CSS Under the hood - CSS parsing & value processing

Steps of loading a webpage:

  1. Load HTML
  2. Parses HTML ( Build DOM )
  3. Load CSS
  4. Parse CSS ( Build CSSOM )
  5. Render tree is built
  6. Visual formatting model is built
  7. Webpage render

CSS parsing

a css rule consists of a selector and a declaration block.

#my-element {
	color: red;

The cascade

the first step in parsing is resolving conflicting css rules is using the cascade.

the cascade is the process of combining multiple stylesheets and resolving conflicts between rules using Importance, specificity and source order when more than one rule applies to an element in the DOM.

  1. Importance
  2. specificity
  3. Source order


  1. User !important ( Browser settings i.e. browser font size )
  2. Author !important ( !important found in stylesheets/inline styles)
  3. Author declarations ( stylesheets/inline styles )
  4. User declarations ( Browser settings i.e. prefers-dark-mode )
  5. Default browser declarations ( User agent stylesheet )


Specificity of a css rule is represented as a tuple of 4 elements ( 0. 0, 0, 0 ) and each occurrence of an element increments its value by 1.

  1. Inline styles
  2. IDs
  3. Classes, pseudo-classes, html attributes
  4. Elements, pseudo elements

The following css rule uses an occurrence of an id and class selector.

#my-element .my-element-class {
	color: red;

Its specificity would be represented as: ( 0, 1, 1, 0 )

( 0, 2, 1, 0 ) is more specific than ( 0, 1, 100, 0 )

Source order

The last occurrence of a rule in the cascade will override all other rules with equal levels of importance and specificity and this final occurring rule will be applied.

<p class=“text”>Where’s the blog Lebowski?</p>
p {
	color: red;

p {
	color: green;

p {
	color: black;

All the above rules have equal levels of specificity and importance - ( 0, 0, 0, 1 ) and so the final rule will be used - the font colour of the element will be black.

Value processing

All CSS properties have an initial value ( even if its 0px ). This is the value that is used if there is no cascaded or inherited value.

Value processing in CSS is the action of taking a series of values applied to an element and deciding on a final value to apply based upon the css declarations targeting this element and the users device. Value processing has 6 steps.

  1. Declared value
  2. Cascaded value
  3. Specified value
  4. Computed value
  5. Used value
  6. Actual value

Consider this markup:

	<div class=“content”>
		<h1>CSS: Value processing</h1>
		<p>Lorem ipsum dolor, sit amet.</p>
	section {
		width: 275px;

	section div {
	  width: 200px;

	.content {
		width: 66%;

If we were to consider the value processing for the width of the :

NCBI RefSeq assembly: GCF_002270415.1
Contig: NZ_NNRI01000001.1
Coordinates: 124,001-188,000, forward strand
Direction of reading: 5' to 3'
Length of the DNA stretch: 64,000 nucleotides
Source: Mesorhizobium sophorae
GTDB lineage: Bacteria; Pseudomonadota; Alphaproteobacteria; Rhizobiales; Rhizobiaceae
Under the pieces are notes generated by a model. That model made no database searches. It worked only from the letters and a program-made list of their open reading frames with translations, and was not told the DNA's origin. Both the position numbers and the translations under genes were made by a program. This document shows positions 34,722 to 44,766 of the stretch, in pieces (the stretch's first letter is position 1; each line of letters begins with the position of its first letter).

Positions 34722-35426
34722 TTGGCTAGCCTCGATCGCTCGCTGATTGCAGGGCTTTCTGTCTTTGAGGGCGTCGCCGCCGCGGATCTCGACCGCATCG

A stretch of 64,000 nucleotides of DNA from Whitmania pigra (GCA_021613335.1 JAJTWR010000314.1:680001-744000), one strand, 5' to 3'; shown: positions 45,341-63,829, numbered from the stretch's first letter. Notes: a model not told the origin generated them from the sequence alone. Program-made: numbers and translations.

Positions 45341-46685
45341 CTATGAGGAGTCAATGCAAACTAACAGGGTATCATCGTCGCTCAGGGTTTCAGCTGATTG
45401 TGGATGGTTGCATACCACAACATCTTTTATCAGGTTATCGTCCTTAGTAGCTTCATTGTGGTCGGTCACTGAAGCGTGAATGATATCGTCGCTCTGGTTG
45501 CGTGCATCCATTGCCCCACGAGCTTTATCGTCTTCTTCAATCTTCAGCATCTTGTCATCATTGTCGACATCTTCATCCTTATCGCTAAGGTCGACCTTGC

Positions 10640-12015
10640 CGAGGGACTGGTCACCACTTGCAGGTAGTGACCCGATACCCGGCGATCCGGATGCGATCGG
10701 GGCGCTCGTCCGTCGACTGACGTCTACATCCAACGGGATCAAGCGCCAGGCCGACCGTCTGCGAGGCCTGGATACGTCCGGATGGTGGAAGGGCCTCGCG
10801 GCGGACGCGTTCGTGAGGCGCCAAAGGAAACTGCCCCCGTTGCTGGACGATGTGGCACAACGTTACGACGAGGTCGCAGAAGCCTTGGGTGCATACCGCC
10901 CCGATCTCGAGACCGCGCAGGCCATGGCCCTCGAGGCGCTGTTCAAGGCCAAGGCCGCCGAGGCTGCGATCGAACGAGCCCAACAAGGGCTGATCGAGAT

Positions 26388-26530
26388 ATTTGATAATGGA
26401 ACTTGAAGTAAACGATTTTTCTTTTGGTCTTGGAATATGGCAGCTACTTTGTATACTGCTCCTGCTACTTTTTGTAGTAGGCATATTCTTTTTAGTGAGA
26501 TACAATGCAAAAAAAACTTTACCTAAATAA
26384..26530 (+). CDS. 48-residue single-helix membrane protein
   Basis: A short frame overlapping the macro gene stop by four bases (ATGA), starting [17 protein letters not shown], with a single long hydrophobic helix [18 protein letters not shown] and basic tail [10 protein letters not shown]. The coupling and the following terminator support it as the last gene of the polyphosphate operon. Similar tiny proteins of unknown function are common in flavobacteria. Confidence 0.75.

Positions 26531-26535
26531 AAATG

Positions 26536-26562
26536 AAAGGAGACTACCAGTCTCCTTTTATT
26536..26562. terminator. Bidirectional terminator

1. Declared value: both 200px and 66%.
  2. Cascaded value: 66% - specificity of the class selector ( 0, 0, 1, 0 ) overrides the element selector ( 0, 0, 0, 1 ).
  3. Specified value: 66% - This is a cascaded value, so it overrides the initial value.
  4. Computed value: 66% - converts all relative units to absolute units.
  5. Used value: 181.5px - calculated as 66% of 275px.
  6. Actual value: 182px - browsers can’t render decimal points of pixels so its rounded up.

Understanding relative units to absolute units (px)

Browser specify a root font-size property for the document.

At the end of value processing, relative units ( %, vh, vw, em, rem ) are ALWAYS converted to pixels.

Percentages are measured relative to their parents font-size when specifying font-size.

Percentages are measured relative to parent’s width when specifying length measurements ( width, height, padding, margin, border ).

em are measured relative to the parent font-size if used to specify font-size.

em are measure relative to the current elements font-size, if used to specify length measurements ( width, height, padding, margin, border etc )

rem is always measured relative to the documents root font-size.

vh and vw are percentage measurements of the viewports width and height respectively.


The process of propagating css values from parent to descendant elements. Not all CSS properties can be inherited.

Every property must have a CSS value. During value process, step 3 ( specified value ) asks if there is a cascaded value, and if there is, this is the one that is used. If there is no cascaded value, it then goes on to see if it is possible to inherit a value from an ancestor element.

The actual value that is inherited, is the computed value ( step 4 in value processing ) from the ancestor.

If a value is not inheritable, then the specified value becomes the Initial value. In many cases this might be 0px.

Inheritance occurs in two situations.

  1. When there is no declared value for that property.
  2. When the property’s declared value is inherit.